The United States spends more on the North Atlantic Treaty Organization than all of the 15 other NATO members combined.

This disparity was justified when this western defense alliance was formed after World War II and the U.S. was the strongest nation in the world, economically as well as militarily.But this situation has changed markedly over the past 40 years. The U.S. has become the world's biggest debtor. Nations that were once our customers are now our competitors, thanks in part to America's continued willingness to bear a disproportionate share of the burden of defending the West.

A new allocation of that burden is clearly in order. This doesn't necessarily mean that America should close some of its overseas bases and start pulling its forces out of Western Europe. Such a unilateral move could sap the strength of the arms control movement by leaving the impression that the U.S. has lost its willingness to resist Soviet aggression.

But if our allies believe that U.S. forces are essential for their defense, they should pay a bigger part of the costs associated with the deployment of American troops in Europe.

How much bigger? The answer would, of course, vary somewhat from country to country. But it will never be answered precisely as long as NATO continues to drift along without full and frank discussions of the subject.

With its new report a few days ago on NATO burden sharing, the House Armed Services Committee sent the western alliance an unmistakably strong and clear signal that ought to prompt such discussions. Insisting that Europe must eventually defend itself without a large commitment of U.S. ground forces, the committee specified which members aren't pulling their own weight in NATO.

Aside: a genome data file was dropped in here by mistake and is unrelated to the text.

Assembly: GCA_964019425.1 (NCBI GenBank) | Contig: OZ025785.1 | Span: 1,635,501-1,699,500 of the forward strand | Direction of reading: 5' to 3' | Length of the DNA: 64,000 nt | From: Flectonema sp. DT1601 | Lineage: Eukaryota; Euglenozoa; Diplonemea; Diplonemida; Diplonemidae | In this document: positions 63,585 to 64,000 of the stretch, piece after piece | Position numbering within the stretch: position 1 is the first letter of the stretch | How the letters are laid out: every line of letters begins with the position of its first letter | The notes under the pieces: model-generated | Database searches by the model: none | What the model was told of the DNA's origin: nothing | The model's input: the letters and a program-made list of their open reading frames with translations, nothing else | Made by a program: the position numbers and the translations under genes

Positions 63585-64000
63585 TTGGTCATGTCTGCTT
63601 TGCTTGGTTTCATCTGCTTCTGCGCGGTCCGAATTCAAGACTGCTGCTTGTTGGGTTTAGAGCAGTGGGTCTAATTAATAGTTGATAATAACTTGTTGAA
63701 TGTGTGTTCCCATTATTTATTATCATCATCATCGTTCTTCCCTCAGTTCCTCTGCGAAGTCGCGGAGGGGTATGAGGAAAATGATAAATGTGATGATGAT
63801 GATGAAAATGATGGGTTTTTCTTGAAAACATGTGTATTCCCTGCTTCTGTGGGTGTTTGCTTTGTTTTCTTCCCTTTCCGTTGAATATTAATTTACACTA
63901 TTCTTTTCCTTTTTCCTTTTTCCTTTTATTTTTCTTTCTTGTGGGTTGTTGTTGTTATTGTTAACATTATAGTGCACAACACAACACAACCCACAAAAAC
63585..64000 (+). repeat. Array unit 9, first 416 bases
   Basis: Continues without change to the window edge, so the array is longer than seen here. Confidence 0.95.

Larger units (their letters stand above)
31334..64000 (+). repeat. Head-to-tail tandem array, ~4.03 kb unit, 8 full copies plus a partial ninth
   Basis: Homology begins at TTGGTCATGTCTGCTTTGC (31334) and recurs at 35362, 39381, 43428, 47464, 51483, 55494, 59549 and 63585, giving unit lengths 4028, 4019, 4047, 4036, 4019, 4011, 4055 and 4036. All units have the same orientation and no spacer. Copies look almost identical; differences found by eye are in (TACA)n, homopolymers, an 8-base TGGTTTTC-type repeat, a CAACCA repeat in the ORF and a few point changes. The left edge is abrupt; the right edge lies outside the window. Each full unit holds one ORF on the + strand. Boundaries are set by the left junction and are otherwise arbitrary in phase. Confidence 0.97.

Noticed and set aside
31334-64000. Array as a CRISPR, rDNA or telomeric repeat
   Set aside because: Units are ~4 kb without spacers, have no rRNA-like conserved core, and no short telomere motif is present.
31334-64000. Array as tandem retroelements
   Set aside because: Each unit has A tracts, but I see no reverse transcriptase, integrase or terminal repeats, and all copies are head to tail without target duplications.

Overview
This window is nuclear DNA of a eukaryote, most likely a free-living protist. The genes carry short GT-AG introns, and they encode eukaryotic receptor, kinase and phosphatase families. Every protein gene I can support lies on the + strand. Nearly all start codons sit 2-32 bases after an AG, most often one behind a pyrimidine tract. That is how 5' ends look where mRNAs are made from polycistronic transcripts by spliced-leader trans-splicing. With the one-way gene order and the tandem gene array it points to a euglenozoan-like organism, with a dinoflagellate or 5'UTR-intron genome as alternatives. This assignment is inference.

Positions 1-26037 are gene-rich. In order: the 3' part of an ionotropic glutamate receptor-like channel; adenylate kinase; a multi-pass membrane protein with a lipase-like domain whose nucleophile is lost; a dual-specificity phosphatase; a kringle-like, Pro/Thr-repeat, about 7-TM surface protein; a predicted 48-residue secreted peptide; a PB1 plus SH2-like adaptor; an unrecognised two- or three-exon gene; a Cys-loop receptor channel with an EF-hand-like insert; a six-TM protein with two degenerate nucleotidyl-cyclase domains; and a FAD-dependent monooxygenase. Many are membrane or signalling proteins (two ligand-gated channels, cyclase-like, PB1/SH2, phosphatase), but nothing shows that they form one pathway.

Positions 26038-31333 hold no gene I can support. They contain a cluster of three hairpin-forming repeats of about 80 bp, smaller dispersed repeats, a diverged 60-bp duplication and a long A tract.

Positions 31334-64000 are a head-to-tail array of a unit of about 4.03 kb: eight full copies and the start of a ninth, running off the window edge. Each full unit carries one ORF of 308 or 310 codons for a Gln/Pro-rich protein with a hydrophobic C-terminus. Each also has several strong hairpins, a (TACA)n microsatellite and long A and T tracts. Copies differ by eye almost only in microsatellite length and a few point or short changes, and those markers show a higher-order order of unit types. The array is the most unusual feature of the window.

Specifically, those countries doing "substantially less than their fair share" are Luxembourg, Canada, Denmark, Portugal, Norway, Germany, the Netherlands, Belgium, Spain, and Italy.

If the House committee erred in this listing, it was on the side of being too generous rather than too critical. Among NATO members, only Greece comes close to spending as much of its gross national product for defense as the U.S. does. Next in line, at varying distances, are Britain, Turkey, and France.

One final point: As the House committee notes, "U.S. diplomacy has failed in attaining equitable burden sharing." In dealing with some of our NATO allies, the U.S. seems to have no choice but to abandon the language of statesmanship in favor of some considerably blunter talk.